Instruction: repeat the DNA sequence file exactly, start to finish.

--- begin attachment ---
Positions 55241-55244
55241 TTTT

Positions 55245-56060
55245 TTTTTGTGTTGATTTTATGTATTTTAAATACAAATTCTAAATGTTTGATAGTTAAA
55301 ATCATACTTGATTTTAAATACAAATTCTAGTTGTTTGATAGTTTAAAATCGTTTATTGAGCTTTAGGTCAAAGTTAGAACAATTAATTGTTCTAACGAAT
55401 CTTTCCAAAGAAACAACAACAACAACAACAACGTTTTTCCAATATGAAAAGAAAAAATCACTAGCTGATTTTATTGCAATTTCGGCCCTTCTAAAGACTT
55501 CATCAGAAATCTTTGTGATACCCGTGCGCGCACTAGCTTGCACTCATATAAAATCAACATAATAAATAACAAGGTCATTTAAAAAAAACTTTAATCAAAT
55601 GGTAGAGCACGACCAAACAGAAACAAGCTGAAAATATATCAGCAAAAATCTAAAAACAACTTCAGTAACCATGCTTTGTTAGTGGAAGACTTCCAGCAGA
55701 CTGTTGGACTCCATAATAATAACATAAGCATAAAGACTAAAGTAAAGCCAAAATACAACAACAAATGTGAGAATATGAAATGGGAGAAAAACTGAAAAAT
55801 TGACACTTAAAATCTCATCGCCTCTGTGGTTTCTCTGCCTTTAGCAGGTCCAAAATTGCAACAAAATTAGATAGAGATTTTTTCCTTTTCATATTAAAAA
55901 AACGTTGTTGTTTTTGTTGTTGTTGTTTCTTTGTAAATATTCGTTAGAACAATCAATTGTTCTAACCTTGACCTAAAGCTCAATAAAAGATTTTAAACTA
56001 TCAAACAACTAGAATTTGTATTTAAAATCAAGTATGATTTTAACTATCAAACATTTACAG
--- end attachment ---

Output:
Positions 55241-55244
55241 TTTT

Positions 55245-56060
55245 TTTTTGTGTTGATTTTATGTATTTTAAATACAAATTCTAAATGTTTGATAGTTAAA
55301 ATCATACTTGATTTTAAATACAAATTCTAGTTGTTTGATAGTTTAAAATCGTTTATTGAGCTTTAGGTCAAAGTTAGAACAATTAATTGTTCTAACGAAT
55401 CTTTCCAAAGAAACAACAACAACAACAACAACGTTTTTCCAATATGAAAAGAAAAAATCACTAGCTGATTTTATTGCAATTTCGGCCCTTCTAAAGACTT
55501 CATCAGAAATCTTTGTGATACCCGTGCGCGCACTAGCTTGCACTCATATAAAATCAACATAATAAATAACAAGGTCATTTAAAAAAAACTTTAATCAAAT
55601 GGTAGAGCACGACCAAACAGAAACAAGCTGAAAATATATCAGCAAAAATCTAAAAACAACTTCAGTAACCATGCTTTGTTAGTGGAAGACTTCCAGCAGA
55701 CTGTTGGACTCCATAATAATAACATAAGCATAAAGACTAAAGTAAAGCCAAAATACAACAACAAATGTGAGAATATGAAATGGGAGAAAAACTGAAAAAT
55801 TGACACTTAAAATCTCATCGCCTCTGTGGTTTCTCTGCCTTTAGCAGGTCCAAAATTGCAACAAAATTAGATAGAGATTTTTTCCTTTTCATATTAAAAA
55901 AACGTTGTTGTTTTTGTTGTTGTTGTTTCTTTGTAAATATTCGTTAGAACAATCAATTGTTCTAACCTTGACCTAAAGCTCAATAAAAGATTTTAAACTA
56001 TCAAACAACTAGAATTTGTATTTAAAATCAAGTATGATTTTAACTATCAAACATTTACAG